Ward and Chapman (2003) showed that the traditional forms of dealing with risk tend to concentrate on variability events and little considers the view of existing ambiguities in projects. For them variability refers to the elements of a project that can assume distinct, though uncertain, values, such as deadlines, costs and quality. Ambiguity is already associated to the lack of clarity of the data, the details, and structures among other factors since there is bias in the behavior of those involved, restricted knowledge and unclear situations.

For the U.S. Department of Defense (DOD, 2006) risk is understood as a measure of future uncertainties about what can affect the objectives of the program within the restrictions established by cost, timeframe and performance. According to several authors (Modarres, 2006; PMI, 2008; Keel-ling, 2006), the term risk means not just the occurrence of an undesirable event, but also how probable it is and what its consequences would be.

Several articles (PMI, 2008, Keelling, 2006) have presented risk management as a series of interconnected processes involving specific techniques and tools. The PMI (2008) proposed six risk management processes: risk management planning, risk identification, qualitative risk analysis, quantitative risk analysis, risk responses planning and risk monitoring and control.

The specialized literature on project risk management as seen here, provides sufficient elements for understanding the concepts and principles treated. Nonetheless, only more recent studies address the relationship of using this discipline with effective project results. The use of risk management practices in projects related to successful projects can be seen in studies by Zwikael and Ahn (2011). These authors carried out a study in three countries, (New Zealand, Israel and Japan), with 701 project managers in 7 industrial sectors. The results suggest that risk management, even when moderate, has a relationship with levels of risk and project success. The study showed the importance of the project context, both the industry and the country, to levels of project risk.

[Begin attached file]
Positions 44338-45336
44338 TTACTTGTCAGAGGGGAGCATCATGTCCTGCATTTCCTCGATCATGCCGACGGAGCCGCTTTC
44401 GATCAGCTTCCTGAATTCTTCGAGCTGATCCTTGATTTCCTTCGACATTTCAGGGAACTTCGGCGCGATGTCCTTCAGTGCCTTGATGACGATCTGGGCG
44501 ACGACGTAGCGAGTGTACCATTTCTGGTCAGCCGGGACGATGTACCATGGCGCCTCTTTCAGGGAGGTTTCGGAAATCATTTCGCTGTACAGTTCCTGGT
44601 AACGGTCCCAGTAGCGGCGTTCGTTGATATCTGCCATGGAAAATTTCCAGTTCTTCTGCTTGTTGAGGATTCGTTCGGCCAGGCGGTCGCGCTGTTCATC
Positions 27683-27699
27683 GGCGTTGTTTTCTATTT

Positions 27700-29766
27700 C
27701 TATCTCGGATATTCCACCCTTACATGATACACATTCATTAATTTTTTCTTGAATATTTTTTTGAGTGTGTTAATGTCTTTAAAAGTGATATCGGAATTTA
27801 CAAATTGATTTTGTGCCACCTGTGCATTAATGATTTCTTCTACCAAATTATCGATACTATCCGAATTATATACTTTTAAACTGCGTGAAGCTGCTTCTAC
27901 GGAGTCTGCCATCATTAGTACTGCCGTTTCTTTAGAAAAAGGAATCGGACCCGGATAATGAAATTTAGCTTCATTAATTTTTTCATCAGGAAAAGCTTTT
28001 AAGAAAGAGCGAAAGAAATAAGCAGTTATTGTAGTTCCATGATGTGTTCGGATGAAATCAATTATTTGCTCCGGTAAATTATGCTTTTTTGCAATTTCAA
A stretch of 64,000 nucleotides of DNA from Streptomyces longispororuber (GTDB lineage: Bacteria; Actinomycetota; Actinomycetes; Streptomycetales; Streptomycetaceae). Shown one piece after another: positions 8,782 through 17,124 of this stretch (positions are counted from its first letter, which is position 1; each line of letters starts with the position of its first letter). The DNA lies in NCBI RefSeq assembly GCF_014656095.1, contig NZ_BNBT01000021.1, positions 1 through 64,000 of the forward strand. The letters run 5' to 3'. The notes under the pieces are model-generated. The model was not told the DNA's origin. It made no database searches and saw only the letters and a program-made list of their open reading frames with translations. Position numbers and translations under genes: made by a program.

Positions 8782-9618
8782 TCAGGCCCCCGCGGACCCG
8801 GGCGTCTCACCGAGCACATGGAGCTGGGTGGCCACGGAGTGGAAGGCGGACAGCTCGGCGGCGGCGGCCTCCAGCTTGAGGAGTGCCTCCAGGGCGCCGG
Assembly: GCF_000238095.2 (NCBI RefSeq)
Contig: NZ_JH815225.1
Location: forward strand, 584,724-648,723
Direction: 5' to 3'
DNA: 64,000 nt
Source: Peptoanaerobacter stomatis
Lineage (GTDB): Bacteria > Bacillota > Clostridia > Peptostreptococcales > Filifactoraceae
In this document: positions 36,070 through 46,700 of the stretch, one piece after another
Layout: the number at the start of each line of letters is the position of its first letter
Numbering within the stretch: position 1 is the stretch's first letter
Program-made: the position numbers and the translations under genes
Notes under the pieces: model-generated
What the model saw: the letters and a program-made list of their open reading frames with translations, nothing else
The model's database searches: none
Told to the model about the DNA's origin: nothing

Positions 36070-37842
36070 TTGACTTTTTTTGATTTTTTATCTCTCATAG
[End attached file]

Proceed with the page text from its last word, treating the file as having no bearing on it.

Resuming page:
Allied with this approach, Bakker et al. (2012) emphasize the importance of risk identification as the most influential process in terms of numbers as well as in the strength of communications effects, followed by risk reporting, risk registration and risk allocation, risk analysis, and finally risk control. In this view, according to work by Besner and Hobbs (2006), sharing information about project risk with project' stakeholders, constitutes an important practice for management. According to the literature review, we can establish the following hypothesis:

(H01): Risk management does not influence the perception of the success of the projects.

Several authors highlight the importance to consider the contingent effect of the type of project (Lawrence and Lorsch, 1967, Shenhar and Dvir, 2010). The researches show evidence that contingency approaches should be considered for different type of projects. Based on pioneering studies by Lawrence and Lorsch (1967) about contingency theory, Shenhar and Dvir (20l0) proposed a conceptual framework for contingent approach for project management.

Based in four conceptual dimensions - technology, novelty, complexity, and pace - so called a "diamond" was created that is useful for representing the characteristics of an enterprise. The technology dimension varies according to intensity and difficulty in development in four levels - low, medium, high and super high. The novelty dimension refers to the degree of innovation associated with the product or service of the project and can be classified as derivative, platform or new. Another proposed dimension has to do with the complexity required to develop the project product or service - the simplest of which, called the assembly, runs through the systems category and arrives at headquarters. The last dimension refers to the pace that responds to time demands, including regular, rapid, critical and urgent.